There is an appealing idea which has been floating around in the internet for a while: Apple could transition from Intel x86 processors to ARM-based CPUs designed by Apple itself.
I think that this moment has finally arrived.
In a certain way this transition sounds to me like the classical tale of disruptive innovation. An emerging technology is not suitable to be used in an existing market because its characteristics are inferior compared to those of the current one. However this new technology might introduce features which makes it suitable for a secondary market. In this secondary market the technology is further developed and thanks to its newness generally there is room for substantial improvement. As the new technology matures it becomes suitable also for the primary market. Moreover the improved characteristics surely make it an optimal choice in the secondary market. At the end, the combination of those benefits could lead the new technology to definitively displace the current one of the primary market.
Need an example? There are fairly good chances that you have one in your hands. If you are reading this article in a laptop consider that its technology was originally designed for the niche of mobile computing. Only at a later time laptops rose to become the most common form of computing. Otherwise if you are reading this article in a smartphone or a tablet, consider how mobile devices are displacing computers.
Along with the iPad, Apple introduced the “A” series family of SoC (System on Chip) which includes an ARM based CPU to power its mobile devices. “A” series CPUs are optimized for mobile devices and trade off computational performance in favor of power efficiency, smaller dimensions, and an architecture without fans (which are noisy and are a point of failure as they are one of the last moving part of modern computing devices).
What is striking for me is that Apple has been working a lot on the computation performance of its CPUs. Recently, the performance of the A series chip is starting to be good enough for consumer computing: the iPhone 7 A10 chip is faster than some Macbooks currently on sale.
The iPhone 7 is also faster than the iPad Pro. This is interesting because the iPad Pro features the A9X chip, which derives from the A9 found in the iPhone 6s and is roughly 25% more powerful because there is more room than in the iPad Pro. It is possible therefore to imagine that the A10 CPU found in the iPhone 7 could be optimized for laptops and desktops in a similar but more prominent way in which A9 was improved to create the A9X for the iPad Pro.
This would translate into CPUs with performances good enough for the general consumer, which uses the computer mostly for browsing the internet and running office applications, and therefore could enjoy the benefits developed for mobile devices.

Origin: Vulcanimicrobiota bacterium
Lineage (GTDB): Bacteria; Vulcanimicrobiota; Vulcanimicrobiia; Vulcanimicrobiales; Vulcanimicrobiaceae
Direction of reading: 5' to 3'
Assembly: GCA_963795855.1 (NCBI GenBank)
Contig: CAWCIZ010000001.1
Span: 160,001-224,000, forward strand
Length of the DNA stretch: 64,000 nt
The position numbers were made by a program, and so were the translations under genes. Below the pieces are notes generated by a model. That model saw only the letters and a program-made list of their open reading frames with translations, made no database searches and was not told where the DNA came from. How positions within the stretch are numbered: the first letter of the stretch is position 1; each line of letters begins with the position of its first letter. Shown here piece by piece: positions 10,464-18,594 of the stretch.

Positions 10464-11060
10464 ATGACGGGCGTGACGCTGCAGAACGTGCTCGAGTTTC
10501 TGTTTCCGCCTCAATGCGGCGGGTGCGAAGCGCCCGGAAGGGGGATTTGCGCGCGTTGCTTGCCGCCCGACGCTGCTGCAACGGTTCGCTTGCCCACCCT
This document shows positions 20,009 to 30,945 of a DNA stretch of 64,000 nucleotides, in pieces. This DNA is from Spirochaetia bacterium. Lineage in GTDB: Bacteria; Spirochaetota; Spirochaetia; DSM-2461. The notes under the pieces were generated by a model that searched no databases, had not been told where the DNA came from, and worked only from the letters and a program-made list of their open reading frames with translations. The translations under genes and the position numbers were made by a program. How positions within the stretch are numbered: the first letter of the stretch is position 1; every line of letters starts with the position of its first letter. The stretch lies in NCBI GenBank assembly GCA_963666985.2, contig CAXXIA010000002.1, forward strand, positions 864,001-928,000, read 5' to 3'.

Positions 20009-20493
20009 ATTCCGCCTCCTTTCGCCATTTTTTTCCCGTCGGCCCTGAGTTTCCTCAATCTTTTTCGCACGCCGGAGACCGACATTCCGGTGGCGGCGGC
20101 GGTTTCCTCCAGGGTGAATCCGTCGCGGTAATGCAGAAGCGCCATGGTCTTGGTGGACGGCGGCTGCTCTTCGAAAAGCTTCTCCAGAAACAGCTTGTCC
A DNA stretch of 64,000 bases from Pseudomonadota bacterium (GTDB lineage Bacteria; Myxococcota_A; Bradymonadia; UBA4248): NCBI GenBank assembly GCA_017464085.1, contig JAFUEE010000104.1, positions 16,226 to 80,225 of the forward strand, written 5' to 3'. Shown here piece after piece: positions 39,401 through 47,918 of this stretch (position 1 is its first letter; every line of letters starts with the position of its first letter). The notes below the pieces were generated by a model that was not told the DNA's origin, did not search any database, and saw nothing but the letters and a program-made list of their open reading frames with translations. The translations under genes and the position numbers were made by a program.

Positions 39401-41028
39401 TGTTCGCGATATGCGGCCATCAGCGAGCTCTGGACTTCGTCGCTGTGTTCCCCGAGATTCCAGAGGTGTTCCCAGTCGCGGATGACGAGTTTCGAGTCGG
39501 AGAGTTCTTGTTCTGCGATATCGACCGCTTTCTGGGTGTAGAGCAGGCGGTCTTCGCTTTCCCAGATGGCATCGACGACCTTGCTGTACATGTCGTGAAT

“A” series CPUs look ready and Macs haven’t been updated in ages. If you have any doubt that something is going on, just look at the MacRumors Buyer’s Guide.
The advantages for the customers would be the following:
Besides what I have already said, there is another intriguing idea: the support of macOS on the iPad Pro. This would allow Apple to make a tablet a la Microsoft’s Surface Pro. I’m quite sure Apple would consider this option only if they can find a twist which would allow them to market their solution as completely superior. I think that there is room for Apple to do this. A 13" inch iPad Pro is basically a Macbook Air without a keyboard and a trackpad. Microsoft’s proposal is a good implementation of this idea but it is not flawless yet. Specifically I’m referring to the keyboard attachment design, which is good but still a bit cumbersome, and to the less-than-elegant handling of the coexistence of touch and cursor based interfaces that characterizes Windows.
I think that this is the future for Apple. I don’t see iOS and macOS as two separates operating systems in 10 years from now.
To mitigate the cons apple could also opt to ship its CPUs along Intel processor. This could be done only in the prosumer Macs.
On the 27th of October we likely will discover if I’m correct.
If my predictions will reveal to be untrue, I would hope that an innovation with similar magnitudo will be introduced for the event. Otherwise it would be hard for me to find a reason why Macs have not been updated for such a long time. Actually it would be very fun if the event of 27th of October is not about the Mac but about Apple Watch bands.
If my prediction will reveal to be true, in one way or the other, this strategy will make one of the most interesting case studies of innovation strategy for business schools around the world. It would mean that Apple is cooping with what in management is called the Innovator’s Dilemma.
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